Amateurs Curry Favor with YouTube shows

The International Culinary Schools at the Art Institutes, a national system of culinary programs, has even started its own online show, ExploreCulinary.TV, touted as a "video cookbook" with culinary students preparing recipes from around the world.

"Online video started with people posting their video blogs; now it's everyone from people who never picked up a camera before, to film-school grads, to major film studios producing content specifically for the Web," says Josh Cohen, 26, a co-founder of Tilzy.TV, which tracks and reviews online programming.

The reasons for the growth include technological, financial and demographic factors, says Jim Louderback, chief executive of Revision3, an Internet TV network. Broadband speed is now fast enough to allow for high-quality videos online. The devices to watch those videos are better. More people under 30 are turning away from regular TV to watch Internet entertainment.

"Internet costs are so much lower — a tenth of the price of traditional TV — you can create programming focused on niche audiences and you don't need to be watched by millions to be profitable," Louderback says.

Scores of Average Joe content creators are discovering this. For most, a YouTube "channel" is the preferred platform because it's cheap and easy to track viewers and interact with them. The result is a wide variety of creative activity, ranging from making art to fixing leaky roofs to tasting wines to interviewing rock stars about what they like to eat.

"The 15 minutes of fame has become: You'll be famous to 15 people," or even 15 million, says self-taught wine expert Gary Vaynerchuk, whose daily wine-tasting webcast, "The Thunder Show" (WineLibrary.tv), on YouTube and elsewhere, has made him a genuine Internet star.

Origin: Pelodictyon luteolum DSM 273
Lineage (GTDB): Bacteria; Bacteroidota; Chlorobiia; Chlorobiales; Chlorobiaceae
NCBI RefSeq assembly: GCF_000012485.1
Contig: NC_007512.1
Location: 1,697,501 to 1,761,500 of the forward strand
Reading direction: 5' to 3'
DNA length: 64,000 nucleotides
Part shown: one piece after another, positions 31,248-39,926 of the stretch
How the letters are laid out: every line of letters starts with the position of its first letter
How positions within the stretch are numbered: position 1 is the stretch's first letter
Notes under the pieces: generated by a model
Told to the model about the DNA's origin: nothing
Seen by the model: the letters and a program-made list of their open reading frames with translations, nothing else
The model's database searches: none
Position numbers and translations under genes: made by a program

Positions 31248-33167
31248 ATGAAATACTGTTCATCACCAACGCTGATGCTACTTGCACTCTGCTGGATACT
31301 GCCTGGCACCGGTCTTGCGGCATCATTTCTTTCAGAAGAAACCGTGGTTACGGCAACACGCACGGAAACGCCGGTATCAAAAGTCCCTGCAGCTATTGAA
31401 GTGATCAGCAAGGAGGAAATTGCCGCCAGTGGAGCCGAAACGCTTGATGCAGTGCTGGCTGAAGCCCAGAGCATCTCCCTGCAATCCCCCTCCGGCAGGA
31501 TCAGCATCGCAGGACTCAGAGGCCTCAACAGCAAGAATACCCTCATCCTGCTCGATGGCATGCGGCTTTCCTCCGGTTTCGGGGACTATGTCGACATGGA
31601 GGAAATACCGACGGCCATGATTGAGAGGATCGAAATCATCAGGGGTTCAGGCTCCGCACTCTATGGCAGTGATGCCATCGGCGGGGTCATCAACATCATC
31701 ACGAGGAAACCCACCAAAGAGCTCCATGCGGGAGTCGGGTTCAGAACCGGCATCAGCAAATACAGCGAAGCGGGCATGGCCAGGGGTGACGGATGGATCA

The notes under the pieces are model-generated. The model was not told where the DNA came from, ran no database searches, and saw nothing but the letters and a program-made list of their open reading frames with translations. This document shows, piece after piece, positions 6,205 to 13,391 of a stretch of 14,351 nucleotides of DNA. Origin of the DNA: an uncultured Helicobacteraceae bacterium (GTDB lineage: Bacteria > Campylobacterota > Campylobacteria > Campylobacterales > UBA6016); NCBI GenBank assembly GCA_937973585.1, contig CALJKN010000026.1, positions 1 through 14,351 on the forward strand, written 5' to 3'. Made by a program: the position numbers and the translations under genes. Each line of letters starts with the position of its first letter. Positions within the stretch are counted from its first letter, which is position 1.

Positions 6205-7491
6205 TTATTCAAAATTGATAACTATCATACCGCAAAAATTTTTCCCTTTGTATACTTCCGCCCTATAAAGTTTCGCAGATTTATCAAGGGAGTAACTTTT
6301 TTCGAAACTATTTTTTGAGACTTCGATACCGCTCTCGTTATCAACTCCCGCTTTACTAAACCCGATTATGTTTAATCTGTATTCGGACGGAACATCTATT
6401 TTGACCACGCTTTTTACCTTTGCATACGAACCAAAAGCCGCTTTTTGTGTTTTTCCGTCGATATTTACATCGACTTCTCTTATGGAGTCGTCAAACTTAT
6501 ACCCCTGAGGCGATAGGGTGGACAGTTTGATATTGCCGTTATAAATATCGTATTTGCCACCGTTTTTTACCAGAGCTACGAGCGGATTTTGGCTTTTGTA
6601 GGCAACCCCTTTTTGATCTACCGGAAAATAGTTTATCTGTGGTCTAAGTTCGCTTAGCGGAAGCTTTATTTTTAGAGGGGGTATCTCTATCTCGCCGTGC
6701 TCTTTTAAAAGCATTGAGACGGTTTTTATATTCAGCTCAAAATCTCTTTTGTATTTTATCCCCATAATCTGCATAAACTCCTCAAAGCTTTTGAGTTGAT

"Anyone with a little bit of charisma and good knowledge in their (specialty) has an enormous opportunity to explode. The karate expert, the lawn-mower expert, the babysitter who does a video show on proper babysitting techniques, she can become famous. We're in the gold-rush period of personal branding."

One of the advantages of the Internet to would-be online personalities is that they have total control over their own productions; there are no network suits telling them what (or what not) to do. "That inspires people to pay attention to the audience," says Spencer Crooks, spokesman for YouTube, which first noticed the popularity of cooking shows around the holidays last year.

Crooks says the high quality of some of the videos was a surprise. "But it doesn't have to be superb quality. Personality can really carry it," he says. "It's been amazing to watch people who have a passion connect with others who share that passion."

Jennifer Robbins of Providence loves indie-rock music and cooking, which led to "Cooking With Rockstars", which appears on YouTube and other video-hosting sites. Her monthly show features clips of band performances and her five-minute interviews with rockers about their cooking, even their culinary demonstrations in their kitchens.

"It's the intersection where my two passions meet," says Robbins, who considers herself more professional than the "masses" who use YouTube. She's hoping to eventually make money from her show. "If you're a serious content producer, you use other (video support) services, such as Blip.TV; they help promote you, you can opt to have advertising."

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